(Advances by the people who make tent fabrics allowed MSR to easily render the Moss designs more efficient by simply using new fabrics.) The tent was originally designed to have open-ended sleeves all round (and even a sleeveless center cross-section) with grommets at each pole end but around 2007 it was switched to an occluded sleeve design, a blanket change that affected all of the expedition series.
BUT THE INSTRUCTIONS REMAINED THE SAME, save for a small sentence about which end of the new unidirectional pole to thread first. So a high-tension design became an extreme, dangerous-tension design if and only if one was to follow the instructions provided by MSR online and, importantly, inside the tent bag.
These instructions are wrong and they should be ignored, as they have been for four whole years by MSR themselves. How wrong they are can only be appreciated by anyone unfortunate enough to put their faith in them, on the mountain or off.
Here is (what may be) the best way to erect this excellent tent, especially for one person:
0) Open the door!
1) Thread the middle cross pole fully into the sleeve end.
2) Thread the two long poles fully into the sleeve ends.
3) Fully erect only one of the long poles into the grommet.
4) Fully erect the middle cross pole into the grommet.
5) Fully erect the remaining long pole into the grommet.
There is no need to stake out the inner tent unless it is windy - you need to be able to reach across and grab the entire tent in order to help the sleeves around the poles. Some people find staking out the grommet ends easier when it comes to forcing the poles into the holes, as it uses tension against the pegs.
The poles themselves will catch inside the sleeves due to their having been engineered in a backwards, anti-streamlined fashion. There could be a reason for the backwards design of poles that are unidirectional (giving you no option, unlike open-ended sleeves, of how to thread them) but having thought about the way in which MSR proceeded to 'improve' these tents over the years, I doubt it; it is more likely an administrative error that wasn't worth correcting with DAC, and less likely a design choice, such as reducing the sections' chances of catching when the poles retreat in their sleeves during set up.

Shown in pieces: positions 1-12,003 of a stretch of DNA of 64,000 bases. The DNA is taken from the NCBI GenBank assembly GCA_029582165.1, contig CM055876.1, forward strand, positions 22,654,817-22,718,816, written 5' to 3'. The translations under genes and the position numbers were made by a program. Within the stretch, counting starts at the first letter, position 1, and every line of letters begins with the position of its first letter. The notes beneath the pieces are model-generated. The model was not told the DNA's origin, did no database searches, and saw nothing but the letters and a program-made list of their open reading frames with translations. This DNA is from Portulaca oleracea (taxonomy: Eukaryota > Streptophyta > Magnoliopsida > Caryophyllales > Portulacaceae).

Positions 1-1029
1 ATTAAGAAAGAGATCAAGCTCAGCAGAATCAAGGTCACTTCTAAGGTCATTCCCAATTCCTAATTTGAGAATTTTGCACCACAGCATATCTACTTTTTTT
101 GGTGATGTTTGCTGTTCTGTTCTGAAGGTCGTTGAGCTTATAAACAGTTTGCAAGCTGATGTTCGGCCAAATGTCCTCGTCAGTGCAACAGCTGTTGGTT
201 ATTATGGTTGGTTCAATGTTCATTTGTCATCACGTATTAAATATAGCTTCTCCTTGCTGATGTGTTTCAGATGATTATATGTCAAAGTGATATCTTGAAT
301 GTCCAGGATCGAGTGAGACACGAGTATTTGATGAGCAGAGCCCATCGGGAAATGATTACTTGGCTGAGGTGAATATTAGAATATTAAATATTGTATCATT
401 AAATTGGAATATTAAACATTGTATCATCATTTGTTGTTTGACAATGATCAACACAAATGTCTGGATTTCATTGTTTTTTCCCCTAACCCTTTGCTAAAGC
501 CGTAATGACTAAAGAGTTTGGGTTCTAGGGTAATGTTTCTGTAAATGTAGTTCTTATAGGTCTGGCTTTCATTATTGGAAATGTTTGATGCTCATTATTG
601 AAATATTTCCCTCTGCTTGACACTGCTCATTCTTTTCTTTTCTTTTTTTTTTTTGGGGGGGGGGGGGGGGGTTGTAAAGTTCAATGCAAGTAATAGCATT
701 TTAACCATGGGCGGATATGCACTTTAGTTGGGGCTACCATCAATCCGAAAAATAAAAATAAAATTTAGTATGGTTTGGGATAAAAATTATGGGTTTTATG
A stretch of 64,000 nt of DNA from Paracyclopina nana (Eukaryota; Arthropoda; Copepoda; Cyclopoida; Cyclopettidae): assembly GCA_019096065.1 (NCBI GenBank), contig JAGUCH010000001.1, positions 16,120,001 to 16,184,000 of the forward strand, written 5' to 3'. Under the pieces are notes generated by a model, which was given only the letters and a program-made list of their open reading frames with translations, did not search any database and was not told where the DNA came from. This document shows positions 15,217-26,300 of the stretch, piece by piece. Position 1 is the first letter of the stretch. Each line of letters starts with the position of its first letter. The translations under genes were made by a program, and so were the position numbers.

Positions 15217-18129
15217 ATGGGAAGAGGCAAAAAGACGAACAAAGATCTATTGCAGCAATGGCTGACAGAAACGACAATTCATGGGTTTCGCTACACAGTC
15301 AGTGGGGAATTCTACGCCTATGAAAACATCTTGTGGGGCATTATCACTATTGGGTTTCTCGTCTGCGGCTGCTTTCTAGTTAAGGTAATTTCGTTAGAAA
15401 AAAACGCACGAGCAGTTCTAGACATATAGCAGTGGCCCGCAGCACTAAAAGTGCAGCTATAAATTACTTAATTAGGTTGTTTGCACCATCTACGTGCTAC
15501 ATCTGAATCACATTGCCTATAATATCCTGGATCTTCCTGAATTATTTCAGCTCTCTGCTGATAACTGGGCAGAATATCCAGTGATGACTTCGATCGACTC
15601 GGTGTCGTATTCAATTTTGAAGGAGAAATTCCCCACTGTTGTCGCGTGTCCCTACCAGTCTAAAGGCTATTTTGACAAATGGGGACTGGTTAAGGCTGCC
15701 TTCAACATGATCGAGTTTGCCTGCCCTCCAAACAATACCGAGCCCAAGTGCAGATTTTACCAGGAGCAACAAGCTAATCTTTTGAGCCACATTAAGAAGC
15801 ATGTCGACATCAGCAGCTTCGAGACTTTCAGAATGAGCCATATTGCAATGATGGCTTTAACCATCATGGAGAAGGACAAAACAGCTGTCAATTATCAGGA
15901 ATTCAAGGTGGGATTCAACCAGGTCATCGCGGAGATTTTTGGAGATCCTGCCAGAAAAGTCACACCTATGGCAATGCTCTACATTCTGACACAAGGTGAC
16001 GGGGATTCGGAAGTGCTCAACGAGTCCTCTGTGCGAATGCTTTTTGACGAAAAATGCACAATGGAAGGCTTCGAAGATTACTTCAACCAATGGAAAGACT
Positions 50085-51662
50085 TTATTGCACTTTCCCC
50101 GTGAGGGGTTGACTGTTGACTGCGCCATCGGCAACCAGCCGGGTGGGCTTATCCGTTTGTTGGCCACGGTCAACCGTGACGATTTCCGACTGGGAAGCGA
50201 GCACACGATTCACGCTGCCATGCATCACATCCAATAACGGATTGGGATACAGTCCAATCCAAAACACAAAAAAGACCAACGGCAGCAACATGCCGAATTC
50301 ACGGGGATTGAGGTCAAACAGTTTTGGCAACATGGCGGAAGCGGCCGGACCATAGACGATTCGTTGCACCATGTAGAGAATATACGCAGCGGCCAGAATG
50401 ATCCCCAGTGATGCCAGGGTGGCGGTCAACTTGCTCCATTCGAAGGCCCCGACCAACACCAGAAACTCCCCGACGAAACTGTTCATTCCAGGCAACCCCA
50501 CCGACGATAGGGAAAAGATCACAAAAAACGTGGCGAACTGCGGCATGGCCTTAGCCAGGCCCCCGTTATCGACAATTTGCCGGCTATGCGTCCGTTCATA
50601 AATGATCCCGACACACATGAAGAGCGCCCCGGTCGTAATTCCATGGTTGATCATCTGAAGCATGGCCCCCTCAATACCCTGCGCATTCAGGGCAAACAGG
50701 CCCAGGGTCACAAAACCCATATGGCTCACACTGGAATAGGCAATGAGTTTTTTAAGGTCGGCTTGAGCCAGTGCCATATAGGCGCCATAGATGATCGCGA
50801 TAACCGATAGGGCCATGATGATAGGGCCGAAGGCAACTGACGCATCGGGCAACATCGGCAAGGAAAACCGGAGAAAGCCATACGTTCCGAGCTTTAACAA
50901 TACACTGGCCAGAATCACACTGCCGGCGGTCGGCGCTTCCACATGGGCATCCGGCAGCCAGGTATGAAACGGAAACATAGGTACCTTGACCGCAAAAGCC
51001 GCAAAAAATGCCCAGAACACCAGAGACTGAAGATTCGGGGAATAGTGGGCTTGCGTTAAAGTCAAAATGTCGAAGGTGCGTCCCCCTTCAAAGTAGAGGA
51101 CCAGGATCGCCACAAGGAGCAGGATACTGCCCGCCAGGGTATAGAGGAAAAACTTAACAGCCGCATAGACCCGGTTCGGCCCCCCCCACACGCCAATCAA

So the irony in a company called Mountain Safety Research, selling a mountain tent with false and harmful instructions, appears quite bitter. They took some great tent designs and proceeded to mess them up, especially this one, right until the present.
They could have made just the two long sleeves in the inner with new, occluded, pocket designs and left the cross pole alone. The earlier, open-ended sleeve actually gave you more options with tension as it allowed for four grommets vs. two. The cross pole is in fact under more tension than the rest and open-ended sleeves would have been fine and who knows, maybe the 'instructions' would have worked with such a hybrid 'improvement'. Had they tested their 'improved' design in 2007, the instructions would have looked more like what I have written. Had they cared.
Such is progress. Now the Moss-derived tents look like all the other 'mountain' tents: easy to put up, even if you have never practiced; easy to sew for less skilled workers who can be paid less working for customers who want to pay less; more tension on the clips, less stability overall; looks NEW! for 2011.
Two stars for MSR, who seem to have inherited the Soviet Union's central planning methods and paired it with the West's desire for novelty-driven consumption/production. Five stars for Moss' tent designs. I have no confidence in any MSR-originating-designs or at least not for a while, anyway. RIP Moss.
PS: I am not Furious, just disappointed, especially considering the fact that MSR will have us advertising their name in giant letters for the life of our equipment.
We continue to enjoy this tent; however, it is a bastard to set up. Something I noticed is that leaving the door open helps a great deal with getting the pole ends into the grommets (except the middle one, that's still a bastard and will never go into the second grommet). If you don't open the door first, it can be almost impossible in freezing temperatures---you will need either silicone grip gloves or bare hands.
I suppose coming from outer-first-pitching Hillebergs, where one has to keep the door closed on erection to prevent distortion, that this would have made things easier in the beginning for us.
I also just realised that camping in Scotland when it is not winter means you develop the habit of never leaving open the inner tent door. Leaving the rear mesh vent door open would reduce tension as well, in winter of course. The importance of 'leaving the door open' is yet another problem with the sewn-in instructions, all things considered.
Now opening the door will probably still not let you get the poles into the second grommet/eyelet things. I trimmed about 7mm off all the pole ends, near the blunt end cap, and it now goes up no problemo! I only meant to trim 5mm but I am pretty crap with a pipe cutter and the pipe cutter was pretty crap as well. So be careful, especially if you try a hacksaw.